Science

'Cosmic rays from exploding stars affect Earth's climate'

'Cosmic rays from exploding stars affect Earth's climate'”

Cosmic rays - emitted from the Sun and stuff far out in space - smash into the particles in Earth's atmosphere, knocking off electrons and producing charged particles: ions. The nearby explosion of a dead star flings cosmic rays at Earth, creating loads of ions in the atmosphere.

Changes in the atmosphere's ionization correlated to changes in cloud condensation nuclei, which affect the properties of clouds.

And as more clouds form, the climate cools which can have an impact on long term weather cycles, researchers have said.

As clouds regulate the level of solar energy that reaches Earth's surface, the impact of cosmic rays on cloud formation can provide insight into why climate has varied in the past - and how it will do so in the future. Until now, scientists had assumed additional small aerosols would not grow and become cloud condensation nuclei as no mechanism to facilitate this process was known. Estimates suggest that small aerosols need to get about a million times heavier before they can start making clouds.

The researchers said the effect of cosmic rays 'gives a physical foundation to the large body of empirical evidence showing that solar activity plays a role in variations in Earth's climate'.

The study, published in journal nature Communications, also showed the sun's magnetic activity alters the influx of cosmic rays onto Earth. The ideas were then tested in a massive cloud chamber. More aerosols equal more clouds, and these eventually change the temperature on Earth.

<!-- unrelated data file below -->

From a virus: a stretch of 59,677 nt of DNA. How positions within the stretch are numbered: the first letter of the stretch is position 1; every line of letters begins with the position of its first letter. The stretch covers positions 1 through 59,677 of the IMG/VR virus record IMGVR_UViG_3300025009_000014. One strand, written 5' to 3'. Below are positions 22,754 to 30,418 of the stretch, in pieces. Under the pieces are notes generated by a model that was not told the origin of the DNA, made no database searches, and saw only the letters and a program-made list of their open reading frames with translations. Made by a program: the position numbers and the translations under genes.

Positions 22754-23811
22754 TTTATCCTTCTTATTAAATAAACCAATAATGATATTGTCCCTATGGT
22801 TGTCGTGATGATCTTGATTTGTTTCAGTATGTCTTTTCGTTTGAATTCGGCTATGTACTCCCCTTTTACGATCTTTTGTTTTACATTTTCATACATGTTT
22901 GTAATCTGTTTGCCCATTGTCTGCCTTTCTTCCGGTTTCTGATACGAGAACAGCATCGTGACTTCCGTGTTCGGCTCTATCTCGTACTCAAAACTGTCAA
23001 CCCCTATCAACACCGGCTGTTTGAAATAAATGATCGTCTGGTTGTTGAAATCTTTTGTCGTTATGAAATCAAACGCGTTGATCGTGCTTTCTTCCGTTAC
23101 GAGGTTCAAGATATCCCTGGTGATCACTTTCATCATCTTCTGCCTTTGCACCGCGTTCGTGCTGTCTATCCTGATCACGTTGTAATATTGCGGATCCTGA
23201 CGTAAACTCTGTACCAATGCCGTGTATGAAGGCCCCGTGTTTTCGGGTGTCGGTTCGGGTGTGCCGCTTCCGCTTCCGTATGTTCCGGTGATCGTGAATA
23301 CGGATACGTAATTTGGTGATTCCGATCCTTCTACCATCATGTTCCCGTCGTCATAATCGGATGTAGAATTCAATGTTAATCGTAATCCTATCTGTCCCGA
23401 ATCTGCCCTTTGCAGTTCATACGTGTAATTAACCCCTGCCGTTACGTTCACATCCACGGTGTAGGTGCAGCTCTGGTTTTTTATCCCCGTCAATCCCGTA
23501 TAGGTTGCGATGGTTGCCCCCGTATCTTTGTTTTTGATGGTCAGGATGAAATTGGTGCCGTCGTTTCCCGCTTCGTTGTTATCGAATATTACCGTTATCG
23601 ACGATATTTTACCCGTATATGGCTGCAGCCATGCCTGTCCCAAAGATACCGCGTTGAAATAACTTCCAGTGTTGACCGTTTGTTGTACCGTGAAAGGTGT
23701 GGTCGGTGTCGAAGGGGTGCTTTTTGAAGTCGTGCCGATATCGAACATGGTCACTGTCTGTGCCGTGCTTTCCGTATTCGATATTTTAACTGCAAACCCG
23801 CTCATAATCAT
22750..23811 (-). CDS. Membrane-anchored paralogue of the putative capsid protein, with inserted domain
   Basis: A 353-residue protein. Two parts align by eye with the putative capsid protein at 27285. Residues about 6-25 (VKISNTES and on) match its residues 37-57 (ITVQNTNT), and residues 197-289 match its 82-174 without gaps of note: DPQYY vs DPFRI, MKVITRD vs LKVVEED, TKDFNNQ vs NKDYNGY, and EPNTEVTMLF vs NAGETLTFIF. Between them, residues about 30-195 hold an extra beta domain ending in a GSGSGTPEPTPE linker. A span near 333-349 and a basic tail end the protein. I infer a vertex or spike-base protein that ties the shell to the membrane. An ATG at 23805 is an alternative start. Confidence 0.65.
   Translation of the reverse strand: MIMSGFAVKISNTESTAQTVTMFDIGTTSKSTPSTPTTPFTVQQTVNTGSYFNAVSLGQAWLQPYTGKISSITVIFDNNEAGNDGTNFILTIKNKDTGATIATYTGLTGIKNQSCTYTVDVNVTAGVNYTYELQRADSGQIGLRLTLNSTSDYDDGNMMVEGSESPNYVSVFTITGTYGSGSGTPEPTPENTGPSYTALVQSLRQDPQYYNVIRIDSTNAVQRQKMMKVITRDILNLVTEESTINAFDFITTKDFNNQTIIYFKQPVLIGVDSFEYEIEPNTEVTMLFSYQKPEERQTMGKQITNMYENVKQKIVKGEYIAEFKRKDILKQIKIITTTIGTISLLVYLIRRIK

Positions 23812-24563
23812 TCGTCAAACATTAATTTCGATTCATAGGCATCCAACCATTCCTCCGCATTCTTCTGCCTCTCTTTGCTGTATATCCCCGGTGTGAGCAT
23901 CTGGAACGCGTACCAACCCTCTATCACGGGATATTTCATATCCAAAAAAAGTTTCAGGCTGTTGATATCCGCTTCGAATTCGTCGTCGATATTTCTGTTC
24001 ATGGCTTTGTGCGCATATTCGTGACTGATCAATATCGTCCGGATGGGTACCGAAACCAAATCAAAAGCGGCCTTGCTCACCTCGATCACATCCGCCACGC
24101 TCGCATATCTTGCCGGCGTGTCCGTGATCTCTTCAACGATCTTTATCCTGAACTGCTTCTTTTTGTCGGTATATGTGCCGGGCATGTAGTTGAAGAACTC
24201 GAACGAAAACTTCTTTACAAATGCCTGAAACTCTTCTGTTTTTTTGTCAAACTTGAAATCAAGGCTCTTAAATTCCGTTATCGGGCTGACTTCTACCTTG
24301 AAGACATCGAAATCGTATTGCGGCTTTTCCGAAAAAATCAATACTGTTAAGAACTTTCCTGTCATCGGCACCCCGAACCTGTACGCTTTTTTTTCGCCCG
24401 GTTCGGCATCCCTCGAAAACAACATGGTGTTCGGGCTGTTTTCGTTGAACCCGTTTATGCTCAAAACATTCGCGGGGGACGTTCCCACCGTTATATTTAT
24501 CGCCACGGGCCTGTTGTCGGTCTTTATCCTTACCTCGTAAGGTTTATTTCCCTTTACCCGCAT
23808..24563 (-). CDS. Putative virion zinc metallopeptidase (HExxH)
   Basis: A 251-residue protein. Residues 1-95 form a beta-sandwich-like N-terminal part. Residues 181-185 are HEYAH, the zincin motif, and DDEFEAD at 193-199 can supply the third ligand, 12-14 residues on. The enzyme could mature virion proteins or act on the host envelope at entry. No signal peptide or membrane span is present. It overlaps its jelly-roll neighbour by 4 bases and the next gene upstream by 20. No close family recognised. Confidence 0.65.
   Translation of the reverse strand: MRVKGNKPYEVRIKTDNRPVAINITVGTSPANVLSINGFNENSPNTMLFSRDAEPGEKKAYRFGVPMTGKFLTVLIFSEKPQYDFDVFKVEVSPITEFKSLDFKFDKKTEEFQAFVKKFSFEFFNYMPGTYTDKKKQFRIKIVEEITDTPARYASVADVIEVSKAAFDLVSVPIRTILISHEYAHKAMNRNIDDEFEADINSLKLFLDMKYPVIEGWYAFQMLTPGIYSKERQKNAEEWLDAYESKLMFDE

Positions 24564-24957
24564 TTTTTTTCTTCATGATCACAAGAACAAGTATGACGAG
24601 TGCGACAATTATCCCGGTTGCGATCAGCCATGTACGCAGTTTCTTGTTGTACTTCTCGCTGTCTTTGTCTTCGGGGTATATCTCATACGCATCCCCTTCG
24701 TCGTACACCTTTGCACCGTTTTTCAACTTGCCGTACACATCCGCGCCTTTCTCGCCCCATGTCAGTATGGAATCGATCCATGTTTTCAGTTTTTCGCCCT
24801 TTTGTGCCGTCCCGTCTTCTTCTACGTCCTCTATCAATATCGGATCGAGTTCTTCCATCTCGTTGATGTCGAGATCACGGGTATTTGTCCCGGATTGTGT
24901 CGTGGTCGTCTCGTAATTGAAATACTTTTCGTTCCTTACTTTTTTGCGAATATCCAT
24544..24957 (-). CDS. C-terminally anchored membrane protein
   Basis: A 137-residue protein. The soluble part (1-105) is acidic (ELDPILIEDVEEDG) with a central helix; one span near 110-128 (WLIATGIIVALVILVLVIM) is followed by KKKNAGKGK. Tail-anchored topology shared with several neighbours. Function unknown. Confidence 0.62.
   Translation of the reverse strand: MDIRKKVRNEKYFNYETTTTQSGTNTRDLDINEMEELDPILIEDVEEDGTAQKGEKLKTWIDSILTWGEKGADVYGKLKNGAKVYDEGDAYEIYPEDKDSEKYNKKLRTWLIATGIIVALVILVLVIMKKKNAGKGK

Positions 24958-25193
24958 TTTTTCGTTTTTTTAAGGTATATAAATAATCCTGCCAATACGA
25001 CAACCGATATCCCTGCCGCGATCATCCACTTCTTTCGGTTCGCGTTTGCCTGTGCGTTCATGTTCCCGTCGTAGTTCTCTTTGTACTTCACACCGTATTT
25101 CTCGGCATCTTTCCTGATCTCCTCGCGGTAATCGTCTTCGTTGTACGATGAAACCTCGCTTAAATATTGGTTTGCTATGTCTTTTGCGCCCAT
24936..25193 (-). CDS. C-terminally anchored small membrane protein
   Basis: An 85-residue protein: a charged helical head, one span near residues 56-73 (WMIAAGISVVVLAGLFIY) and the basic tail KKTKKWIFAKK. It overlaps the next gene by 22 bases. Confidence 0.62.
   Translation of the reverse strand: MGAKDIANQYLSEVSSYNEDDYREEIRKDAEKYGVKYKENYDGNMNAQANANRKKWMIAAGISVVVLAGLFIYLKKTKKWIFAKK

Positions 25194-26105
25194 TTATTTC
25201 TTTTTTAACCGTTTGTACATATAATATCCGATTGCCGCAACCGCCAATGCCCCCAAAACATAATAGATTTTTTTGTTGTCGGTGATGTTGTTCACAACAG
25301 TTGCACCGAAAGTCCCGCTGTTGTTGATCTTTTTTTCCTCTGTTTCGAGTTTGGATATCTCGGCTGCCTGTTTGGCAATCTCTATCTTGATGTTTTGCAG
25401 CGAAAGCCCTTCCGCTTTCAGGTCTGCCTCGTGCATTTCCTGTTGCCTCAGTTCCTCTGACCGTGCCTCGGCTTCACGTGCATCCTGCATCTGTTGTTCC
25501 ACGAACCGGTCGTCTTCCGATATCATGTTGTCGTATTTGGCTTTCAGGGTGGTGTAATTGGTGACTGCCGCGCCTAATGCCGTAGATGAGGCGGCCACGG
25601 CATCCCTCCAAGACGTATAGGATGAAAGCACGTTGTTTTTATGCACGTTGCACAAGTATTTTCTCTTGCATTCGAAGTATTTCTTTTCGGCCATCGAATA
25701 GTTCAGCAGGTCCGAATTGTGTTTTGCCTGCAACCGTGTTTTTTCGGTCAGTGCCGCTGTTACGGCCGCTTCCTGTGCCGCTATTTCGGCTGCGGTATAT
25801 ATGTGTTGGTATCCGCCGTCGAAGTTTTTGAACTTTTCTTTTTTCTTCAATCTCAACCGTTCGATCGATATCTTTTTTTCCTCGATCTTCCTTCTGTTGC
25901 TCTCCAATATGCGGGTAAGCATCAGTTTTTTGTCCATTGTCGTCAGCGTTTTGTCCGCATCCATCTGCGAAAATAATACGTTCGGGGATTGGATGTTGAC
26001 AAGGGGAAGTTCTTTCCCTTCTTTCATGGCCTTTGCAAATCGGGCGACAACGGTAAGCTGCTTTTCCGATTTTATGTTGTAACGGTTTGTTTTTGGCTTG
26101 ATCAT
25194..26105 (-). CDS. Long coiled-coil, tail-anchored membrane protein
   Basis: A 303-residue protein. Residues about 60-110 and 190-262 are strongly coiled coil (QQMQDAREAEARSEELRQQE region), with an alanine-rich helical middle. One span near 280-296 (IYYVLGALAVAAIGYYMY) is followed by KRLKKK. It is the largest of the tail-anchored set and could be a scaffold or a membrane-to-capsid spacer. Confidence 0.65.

There has always been speculation that cosmic rays (artist's impression) - charged particles travelling through space - may affect our atmosphere.

Dr Hamish Gordon, from the Institute for Climate and Atmospheric Science at the University of Leeds, UK, said: "This is an interesting and plausible result, and if it stands up to more detailed scrutiny it may prove an important contribution to aerosol microphysics".

The team studied the effects of cosmic rays on a simulation of Earth's atmosphere, recreated inside a cloud chamber, which mimics the planet's upper atmosphere inside a controlled lab setting where these interactions can be studied up close.

The sun does not show too many sun spots when it enters a period of low solar output (measured using TSI values or Total Solar Irradiance).

When a pair of British scientists looked at the correlation between cosmic ray flux and temperature change, they found solar activity and its influence on cosmic ray concentrations could be responsible for only a small percentage of temperature variation. The repeated periods of cooling and heating in global temperatures by 2C over the past 10,000 years could be down to changes in solar activity and cosmic rays. "As a result of this and other work, the Intergovernmental Panel on Climate Change state that no robust association between changes in cosmic rays and cloudiness has been identified".



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